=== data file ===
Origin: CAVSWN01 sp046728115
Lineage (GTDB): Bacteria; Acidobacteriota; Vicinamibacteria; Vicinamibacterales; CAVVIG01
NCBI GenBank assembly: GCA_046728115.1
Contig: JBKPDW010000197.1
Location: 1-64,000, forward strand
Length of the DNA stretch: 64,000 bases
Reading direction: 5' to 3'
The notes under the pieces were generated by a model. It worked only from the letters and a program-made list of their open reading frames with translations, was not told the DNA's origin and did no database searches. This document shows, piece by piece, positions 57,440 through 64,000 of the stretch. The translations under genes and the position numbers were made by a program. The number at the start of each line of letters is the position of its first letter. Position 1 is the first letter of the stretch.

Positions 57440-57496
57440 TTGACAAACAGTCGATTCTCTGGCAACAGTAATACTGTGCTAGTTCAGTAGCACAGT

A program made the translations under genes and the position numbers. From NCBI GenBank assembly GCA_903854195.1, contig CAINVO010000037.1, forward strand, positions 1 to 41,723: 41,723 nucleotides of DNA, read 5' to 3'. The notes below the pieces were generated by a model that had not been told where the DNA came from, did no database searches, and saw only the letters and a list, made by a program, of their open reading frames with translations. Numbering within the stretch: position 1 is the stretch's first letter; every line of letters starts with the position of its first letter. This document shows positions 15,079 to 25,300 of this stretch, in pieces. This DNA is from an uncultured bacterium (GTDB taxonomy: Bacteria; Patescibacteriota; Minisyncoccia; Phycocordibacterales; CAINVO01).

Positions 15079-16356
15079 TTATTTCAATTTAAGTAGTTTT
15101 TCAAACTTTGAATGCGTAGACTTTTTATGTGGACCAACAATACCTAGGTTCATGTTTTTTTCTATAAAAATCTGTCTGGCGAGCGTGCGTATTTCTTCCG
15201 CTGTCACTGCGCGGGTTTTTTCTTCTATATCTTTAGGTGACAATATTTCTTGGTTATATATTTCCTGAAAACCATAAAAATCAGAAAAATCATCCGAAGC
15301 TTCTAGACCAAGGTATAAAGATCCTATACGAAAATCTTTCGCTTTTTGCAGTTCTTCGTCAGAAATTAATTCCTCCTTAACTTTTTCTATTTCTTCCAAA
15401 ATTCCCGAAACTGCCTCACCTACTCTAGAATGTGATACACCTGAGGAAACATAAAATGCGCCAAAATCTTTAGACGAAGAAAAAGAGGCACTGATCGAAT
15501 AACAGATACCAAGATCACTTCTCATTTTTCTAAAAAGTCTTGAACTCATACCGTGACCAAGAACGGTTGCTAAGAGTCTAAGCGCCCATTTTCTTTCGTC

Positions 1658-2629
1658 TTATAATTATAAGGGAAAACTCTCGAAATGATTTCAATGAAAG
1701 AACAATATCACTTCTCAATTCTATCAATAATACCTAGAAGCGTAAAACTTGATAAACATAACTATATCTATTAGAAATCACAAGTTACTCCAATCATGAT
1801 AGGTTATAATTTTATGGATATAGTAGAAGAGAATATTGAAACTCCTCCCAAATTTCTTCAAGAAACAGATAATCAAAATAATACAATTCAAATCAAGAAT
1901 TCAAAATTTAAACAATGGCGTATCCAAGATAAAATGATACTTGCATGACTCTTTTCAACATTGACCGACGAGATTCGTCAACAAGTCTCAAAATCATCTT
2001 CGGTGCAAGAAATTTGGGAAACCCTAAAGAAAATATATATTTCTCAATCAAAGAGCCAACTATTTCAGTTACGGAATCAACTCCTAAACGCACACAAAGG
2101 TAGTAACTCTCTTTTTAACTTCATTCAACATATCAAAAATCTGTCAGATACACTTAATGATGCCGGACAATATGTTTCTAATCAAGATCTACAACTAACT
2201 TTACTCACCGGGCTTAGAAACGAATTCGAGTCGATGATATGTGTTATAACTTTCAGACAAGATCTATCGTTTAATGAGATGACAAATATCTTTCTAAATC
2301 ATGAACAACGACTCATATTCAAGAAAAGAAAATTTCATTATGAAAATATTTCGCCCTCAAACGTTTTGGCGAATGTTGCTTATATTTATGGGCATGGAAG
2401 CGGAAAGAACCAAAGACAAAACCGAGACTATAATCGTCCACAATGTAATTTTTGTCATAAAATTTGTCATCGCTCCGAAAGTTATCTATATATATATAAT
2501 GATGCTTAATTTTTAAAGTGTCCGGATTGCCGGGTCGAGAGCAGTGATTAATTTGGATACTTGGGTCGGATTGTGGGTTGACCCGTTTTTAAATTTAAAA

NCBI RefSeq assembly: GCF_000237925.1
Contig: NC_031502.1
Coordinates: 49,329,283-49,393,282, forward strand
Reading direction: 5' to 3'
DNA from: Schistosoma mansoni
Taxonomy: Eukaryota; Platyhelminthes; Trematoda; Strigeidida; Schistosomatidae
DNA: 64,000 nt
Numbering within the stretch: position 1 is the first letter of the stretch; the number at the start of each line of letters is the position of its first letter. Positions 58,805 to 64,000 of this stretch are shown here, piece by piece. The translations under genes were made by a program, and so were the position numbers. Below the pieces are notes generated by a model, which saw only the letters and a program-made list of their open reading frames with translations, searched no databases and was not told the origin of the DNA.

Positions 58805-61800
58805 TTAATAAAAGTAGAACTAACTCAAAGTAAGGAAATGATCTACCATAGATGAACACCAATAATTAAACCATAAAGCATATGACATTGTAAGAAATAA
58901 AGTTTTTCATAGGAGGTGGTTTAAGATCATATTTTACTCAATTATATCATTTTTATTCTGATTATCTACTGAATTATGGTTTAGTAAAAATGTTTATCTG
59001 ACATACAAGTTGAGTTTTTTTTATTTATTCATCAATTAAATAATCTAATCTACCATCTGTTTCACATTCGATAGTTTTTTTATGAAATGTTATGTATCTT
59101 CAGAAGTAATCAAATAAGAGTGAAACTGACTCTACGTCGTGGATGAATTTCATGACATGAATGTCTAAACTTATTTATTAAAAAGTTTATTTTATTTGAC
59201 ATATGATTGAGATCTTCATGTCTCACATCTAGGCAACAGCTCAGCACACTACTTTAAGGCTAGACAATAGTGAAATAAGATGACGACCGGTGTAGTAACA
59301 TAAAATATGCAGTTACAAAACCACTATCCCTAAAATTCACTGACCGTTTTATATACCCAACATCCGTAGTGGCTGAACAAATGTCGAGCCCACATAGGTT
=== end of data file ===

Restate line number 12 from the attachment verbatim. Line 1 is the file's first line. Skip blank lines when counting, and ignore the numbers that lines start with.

Positions 15079-16356